I made quick time from there on down. That’s not to say there wasn’t a shortage of ankle-deep mud, or blow-downs, or slippery rocks (indeed, I did slip on some leaf snot, and landed in an inglorious heap) but at the same time, one does make better time going downhill. Hiking with those thru-hikers did speed up my pace on the ridge, and that got me warmed up quick, but all the same, it was still sodden and cold, and I was ready to be done. I could have managed the rain if it were warm. Or the cold if it were dry. The two together were just a drag on the day and my mood, so I was rightfully done. Happily, I saw the trailhead signs before long.

In warmer, drier weather, this would be a fine early peak for those starting their 48 list. Imp Trail is relatively gentle, and although it’s nowhere near as blazed as the AT, the trail itself is pretty easy to find and follow for pretty much its entire length. And if you do the loop, you get the huge vistas from Imp Face as a fine consolation prize for Middle Carter’s lack of a view.

On each occasion when I’ve done the Carter Mountains, I’ve looked at Imp and wondered. Now I know: it’s a fine trail that deserves a bluebird day to achieve full effect. I saw that view in the wintertime, but a trail is different without the snow. I’ll be back, for sure, because despite the weather, I enjoyed myself a lot, especially in the second half. I saw moose, I saw waterfalls. I meet some really cool dudes and learned a lot. I bagged a peak, and I hiked a very lovely trail. About the only thing I missed was the wildflowers. But maybe summertime will have that in the bag. We’ll see soon, for sure.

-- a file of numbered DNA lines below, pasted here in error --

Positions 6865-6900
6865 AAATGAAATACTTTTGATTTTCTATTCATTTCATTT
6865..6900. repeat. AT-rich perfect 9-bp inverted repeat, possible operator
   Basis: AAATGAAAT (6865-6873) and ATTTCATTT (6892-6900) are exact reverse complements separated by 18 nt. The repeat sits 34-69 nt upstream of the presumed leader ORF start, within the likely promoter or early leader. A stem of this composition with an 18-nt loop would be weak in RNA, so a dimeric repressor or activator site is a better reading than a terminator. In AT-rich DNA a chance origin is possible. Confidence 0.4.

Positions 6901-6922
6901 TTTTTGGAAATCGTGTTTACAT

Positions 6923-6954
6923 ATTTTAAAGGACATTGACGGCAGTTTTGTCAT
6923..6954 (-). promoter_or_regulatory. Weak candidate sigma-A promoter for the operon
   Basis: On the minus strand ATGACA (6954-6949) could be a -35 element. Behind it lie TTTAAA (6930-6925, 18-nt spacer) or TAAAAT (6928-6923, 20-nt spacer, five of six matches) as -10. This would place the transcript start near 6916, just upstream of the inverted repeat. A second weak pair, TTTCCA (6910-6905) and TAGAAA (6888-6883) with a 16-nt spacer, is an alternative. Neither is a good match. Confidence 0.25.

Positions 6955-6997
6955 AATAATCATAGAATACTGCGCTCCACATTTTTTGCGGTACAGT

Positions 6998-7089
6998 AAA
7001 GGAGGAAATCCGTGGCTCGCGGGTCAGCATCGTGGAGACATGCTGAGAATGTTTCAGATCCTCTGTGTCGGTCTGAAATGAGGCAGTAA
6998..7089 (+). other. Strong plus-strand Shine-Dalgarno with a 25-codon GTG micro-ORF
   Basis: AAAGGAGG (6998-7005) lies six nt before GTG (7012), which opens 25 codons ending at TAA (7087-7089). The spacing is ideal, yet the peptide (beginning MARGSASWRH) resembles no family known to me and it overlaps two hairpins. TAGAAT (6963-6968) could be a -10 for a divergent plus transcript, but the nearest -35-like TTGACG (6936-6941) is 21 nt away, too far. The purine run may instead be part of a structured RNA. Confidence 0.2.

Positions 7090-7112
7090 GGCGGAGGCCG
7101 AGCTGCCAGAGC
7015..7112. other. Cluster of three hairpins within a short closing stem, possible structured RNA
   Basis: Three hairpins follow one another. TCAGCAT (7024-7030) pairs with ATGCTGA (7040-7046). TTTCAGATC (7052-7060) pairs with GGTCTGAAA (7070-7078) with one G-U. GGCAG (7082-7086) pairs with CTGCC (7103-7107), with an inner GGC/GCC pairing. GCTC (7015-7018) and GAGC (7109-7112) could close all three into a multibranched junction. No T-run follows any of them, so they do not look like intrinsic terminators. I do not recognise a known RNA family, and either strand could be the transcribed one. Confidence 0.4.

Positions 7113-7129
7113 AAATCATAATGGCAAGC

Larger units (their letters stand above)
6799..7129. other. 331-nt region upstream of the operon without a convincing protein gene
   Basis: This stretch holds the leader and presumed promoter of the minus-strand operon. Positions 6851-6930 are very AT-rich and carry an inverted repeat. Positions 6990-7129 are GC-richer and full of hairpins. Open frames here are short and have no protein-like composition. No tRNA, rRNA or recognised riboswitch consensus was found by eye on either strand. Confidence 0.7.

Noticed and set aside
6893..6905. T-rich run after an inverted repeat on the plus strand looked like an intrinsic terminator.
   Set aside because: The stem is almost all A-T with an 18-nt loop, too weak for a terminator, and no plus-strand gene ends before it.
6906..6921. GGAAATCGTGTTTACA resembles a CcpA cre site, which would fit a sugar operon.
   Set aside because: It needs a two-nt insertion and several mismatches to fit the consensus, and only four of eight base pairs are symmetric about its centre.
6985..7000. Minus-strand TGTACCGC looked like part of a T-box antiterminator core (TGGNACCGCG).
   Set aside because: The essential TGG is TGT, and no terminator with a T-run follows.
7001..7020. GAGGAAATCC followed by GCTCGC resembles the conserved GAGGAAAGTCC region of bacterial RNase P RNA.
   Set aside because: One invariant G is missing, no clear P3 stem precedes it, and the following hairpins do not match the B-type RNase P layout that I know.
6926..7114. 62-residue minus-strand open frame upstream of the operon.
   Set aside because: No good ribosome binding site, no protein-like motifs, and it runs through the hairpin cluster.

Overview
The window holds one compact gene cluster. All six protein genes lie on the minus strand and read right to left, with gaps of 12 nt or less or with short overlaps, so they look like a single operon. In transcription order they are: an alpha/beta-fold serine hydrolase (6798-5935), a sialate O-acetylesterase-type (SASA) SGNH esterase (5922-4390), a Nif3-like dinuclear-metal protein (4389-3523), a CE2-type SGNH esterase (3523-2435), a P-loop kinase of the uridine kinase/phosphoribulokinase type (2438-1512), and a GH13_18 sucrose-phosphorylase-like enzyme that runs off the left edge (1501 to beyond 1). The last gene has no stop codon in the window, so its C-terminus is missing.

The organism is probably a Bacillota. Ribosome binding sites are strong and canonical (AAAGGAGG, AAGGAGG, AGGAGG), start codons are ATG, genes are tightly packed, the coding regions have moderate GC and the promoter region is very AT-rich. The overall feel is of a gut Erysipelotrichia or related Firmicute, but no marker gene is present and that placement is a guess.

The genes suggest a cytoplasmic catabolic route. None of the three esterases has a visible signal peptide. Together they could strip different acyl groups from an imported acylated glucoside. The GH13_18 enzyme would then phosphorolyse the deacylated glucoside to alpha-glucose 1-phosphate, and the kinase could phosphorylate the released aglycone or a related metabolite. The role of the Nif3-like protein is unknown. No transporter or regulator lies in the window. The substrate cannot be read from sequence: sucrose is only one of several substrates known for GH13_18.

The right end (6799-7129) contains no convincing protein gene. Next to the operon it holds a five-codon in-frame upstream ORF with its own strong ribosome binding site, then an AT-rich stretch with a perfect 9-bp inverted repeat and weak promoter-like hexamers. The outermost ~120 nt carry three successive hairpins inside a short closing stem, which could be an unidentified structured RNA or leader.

Moose hoof print on a hiking trail in the White Mountain National Forest, New Hampshire.
Moose Tracks!
Goldthread flower blossom found in the White Mountain National Forest, New Hampshire.
Goldthread blossom. I saw a few of these and a few starflowers, but that was it.
Brook with water flowing off a mountain.
Brook draining the mountain.
Small waterfall on a brook on the Imp Trail, White Mountain National Forest.
Mosses growing on a large rock. Imp Trail, Carter Range, White Mountain National Forest.
Abundant mosses soften the landscape and promote forest bathing.

Nuts and Bolts: Getting to the Imp Trail trailhead is simple. Take Route 16 south out of Gorham, and it’s about five miles down on your left. There are two trailheads, separated by about 1/4 mile, so if you miss one, slow down and you’ll see the other in a moment. If you get to Camp Dodge Road, you’ve gone too far. Parking is on the shoulder of the road, so plan ahead if you’re visiting on a sunny weekend day in the summertime.